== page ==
Trump Hit With Partial Gag Order

Former President Donald Trump may soon be facing strict restrictions on what he can say about the federal criminal election conspiracy charges he is facing. A federal judge held a hearing on Monday to consider orders that would limit Trump's inflammatory comments regarding the case.

Prosecutors believe that such an order would balance Trump's right to free speech with the court's responsibility to ensure a fair trial free from outside influence. They referenced Trump's social media posts, which included attacks on U.S. District Judge Tanya Chutkan, Special Counsel Jack Smith, and various witnesses in the case. Trump has repeatedly referred to Smith as "deranged" and has even called him a "thug." He has also made disparaging remarks about former Vice President Mike Pence, former Attorney General William Barr, and Georgia Secretary of State Brad Raffensperger. In a recent post on his new social media platform, Truth Social, Trump even suggested that retired General Mark Milley be tried for treason and executed.

In advance of the hearing, Trump continued his attacks on Truth Social, accusing the "political hacks and thugs" of destroying the country. However, his legal team argues that the witnesses in the case have invited the limelight and embraced their newfound notoriety. They also claim that the prosecution has not identified any potential jurors who have been swayed by Trump's statements.

Prosecutors are seeking a limited gag order that would prevent Trump from making statements that have the potential to materially prejudice the case, specifically those that relate to the identity, testimony, or credibility of prospective witnesses, and those that are disparaging, inflammatory, or intimidating. They argue that such statements could harm the integrity of the trial and intimidate potential jurors, making it difficult for them to remain unbiased.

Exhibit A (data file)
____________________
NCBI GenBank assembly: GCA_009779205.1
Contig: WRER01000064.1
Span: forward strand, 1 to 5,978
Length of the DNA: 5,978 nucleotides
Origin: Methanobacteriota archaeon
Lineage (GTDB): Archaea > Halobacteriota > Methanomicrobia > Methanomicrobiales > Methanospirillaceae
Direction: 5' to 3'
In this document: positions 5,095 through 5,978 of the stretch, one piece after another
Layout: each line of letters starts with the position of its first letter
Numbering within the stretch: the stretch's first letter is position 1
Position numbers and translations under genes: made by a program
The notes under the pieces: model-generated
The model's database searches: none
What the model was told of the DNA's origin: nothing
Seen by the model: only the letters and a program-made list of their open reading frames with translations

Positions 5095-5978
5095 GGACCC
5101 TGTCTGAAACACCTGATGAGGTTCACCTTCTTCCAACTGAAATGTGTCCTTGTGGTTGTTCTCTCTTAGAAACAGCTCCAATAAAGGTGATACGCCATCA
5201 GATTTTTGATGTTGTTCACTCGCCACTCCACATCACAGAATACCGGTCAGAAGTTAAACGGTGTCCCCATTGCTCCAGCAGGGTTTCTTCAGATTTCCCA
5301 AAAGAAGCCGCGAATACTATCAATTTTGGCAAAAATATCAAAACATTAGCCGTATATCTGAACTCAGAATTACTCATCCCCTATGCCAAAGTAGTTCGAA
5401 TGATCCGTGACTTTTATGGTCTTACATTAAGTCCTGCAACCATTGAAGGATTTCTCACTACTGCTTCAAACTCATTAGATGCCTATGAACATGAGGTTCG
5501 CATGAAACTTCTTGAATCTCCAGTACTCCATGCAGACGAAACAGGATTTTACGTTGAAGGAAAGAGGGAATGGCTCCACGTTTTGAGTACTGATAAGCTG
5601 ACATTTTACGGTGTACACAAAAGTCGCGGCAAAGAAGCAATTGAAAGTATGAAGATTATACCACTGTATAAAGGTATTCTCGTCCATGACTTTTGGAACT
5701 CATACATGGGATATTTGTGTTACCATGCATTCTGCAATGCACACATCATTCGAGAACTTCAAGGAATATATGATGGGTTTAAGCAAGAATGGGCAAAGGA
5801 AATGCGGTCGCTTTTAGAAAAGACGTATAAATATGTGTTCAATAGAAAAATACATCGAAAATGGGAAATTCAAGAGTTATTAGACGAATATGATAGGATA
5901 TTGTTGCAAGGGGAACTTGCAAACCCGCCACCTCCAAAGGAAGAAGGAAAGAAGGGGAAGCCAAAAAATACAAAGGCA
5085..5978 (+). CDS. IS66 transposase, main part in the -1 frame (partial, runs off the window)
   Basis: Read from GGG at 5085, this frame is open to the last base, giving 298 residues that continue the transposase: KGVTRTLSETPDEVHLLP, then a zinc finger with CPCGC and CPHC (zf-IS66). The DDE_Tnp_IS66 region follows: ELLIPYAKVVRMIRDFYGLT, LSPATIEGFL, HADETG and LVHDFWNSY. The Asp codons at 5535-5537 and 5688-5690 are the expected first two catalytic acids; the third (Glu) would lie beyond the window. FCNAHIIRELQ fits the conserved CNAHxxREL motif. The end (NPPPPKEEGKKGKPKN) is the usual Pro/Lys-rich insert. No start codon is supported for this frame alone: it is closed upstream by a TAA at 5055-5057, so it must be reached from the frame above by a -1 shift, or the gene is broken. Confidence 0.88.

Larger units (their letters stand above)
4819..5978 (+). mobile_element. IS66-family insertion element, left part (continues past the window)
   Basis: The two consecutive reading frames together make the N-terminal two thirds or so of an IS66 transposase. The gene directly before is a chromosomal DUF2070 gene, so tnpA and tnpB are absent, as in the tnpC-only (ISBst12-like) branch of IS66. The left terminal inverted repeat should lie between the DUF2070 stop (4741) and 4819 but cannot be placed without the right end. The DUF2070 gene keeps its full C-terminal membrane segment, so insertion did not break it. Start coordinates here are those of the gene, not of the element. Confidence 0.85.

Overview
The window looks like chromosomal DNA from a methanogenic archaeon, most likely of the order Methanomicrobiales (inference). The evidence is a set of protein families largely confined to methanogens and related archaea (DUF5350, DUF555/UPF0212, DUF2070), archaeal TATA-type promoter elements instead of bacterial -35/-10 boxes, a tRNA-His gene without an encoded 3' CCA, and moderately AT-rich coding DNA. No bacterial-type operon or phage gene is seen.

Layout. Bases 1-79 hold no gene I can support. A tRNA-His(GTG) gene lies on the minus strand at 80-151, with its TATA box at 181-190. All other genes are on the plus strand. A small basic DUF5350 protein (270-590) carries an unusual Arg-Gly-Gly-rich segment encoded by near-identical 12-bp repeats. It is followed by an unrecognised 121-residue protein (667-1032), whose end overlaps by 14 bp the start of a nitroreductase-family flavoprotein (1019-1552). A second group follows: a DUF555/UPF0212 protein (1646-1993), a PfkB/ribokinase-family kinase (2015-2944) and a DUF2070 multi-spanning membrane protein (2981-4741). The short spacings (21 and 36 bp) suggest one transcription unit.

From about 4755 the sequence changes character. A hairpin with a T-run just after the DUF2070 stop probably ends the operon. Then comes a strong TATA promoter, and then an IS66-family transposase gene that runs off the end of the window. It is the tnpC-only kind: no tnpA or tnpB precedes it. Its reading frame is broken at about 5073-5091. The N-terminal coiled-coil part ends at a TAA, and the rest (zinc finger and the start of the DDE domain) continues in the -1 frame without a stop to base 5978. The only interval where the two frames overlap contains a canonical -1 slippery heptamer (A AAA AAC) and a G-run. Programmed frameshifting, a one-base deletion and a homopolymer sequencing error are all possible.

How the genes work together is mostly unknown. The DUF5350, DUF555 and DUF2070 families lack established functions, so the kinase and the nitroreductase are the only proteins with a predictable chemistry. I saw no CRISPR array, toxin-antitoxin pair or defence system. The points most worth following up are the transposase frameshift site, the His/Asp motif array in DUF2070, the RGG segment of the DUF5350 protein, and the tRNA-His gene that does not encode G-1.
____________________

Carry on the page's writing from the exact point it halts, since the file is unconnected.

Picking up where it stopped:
Earlier this month, Trump was also ordered by a New York state judge overseeing his civil fraud case to stop making personal attacks on his staff. This suggests a pattern of behavior in which Trump uses his platform to intimidate and discredit those involved in legal proceedings against him.

Trump's legal team, however, is pushing back against the gag order, citing the First Amendment and claiming that witnesses have relished the notoriety they have gained through their association with Trump.

The judge, U.S. District Judge Tanya Chutkan, appeared exasperated with Trump's attorney, John Lauro, at times, stating that the restrictions were not about whether she liked Trump's language, but about preserving the integrity of the trial. She also referred to a recent post in which Trump attacked a judge's staffer as evidence of the danger court staff faces from harassment.

Chutkan is expected to rule on the gag order soon, and Trump's team has indicated that they will likely appeal any restrictions put in place. The trial is currently scheduled to begin on March 4, just one day before the 2024 Super Tuesday primaries.

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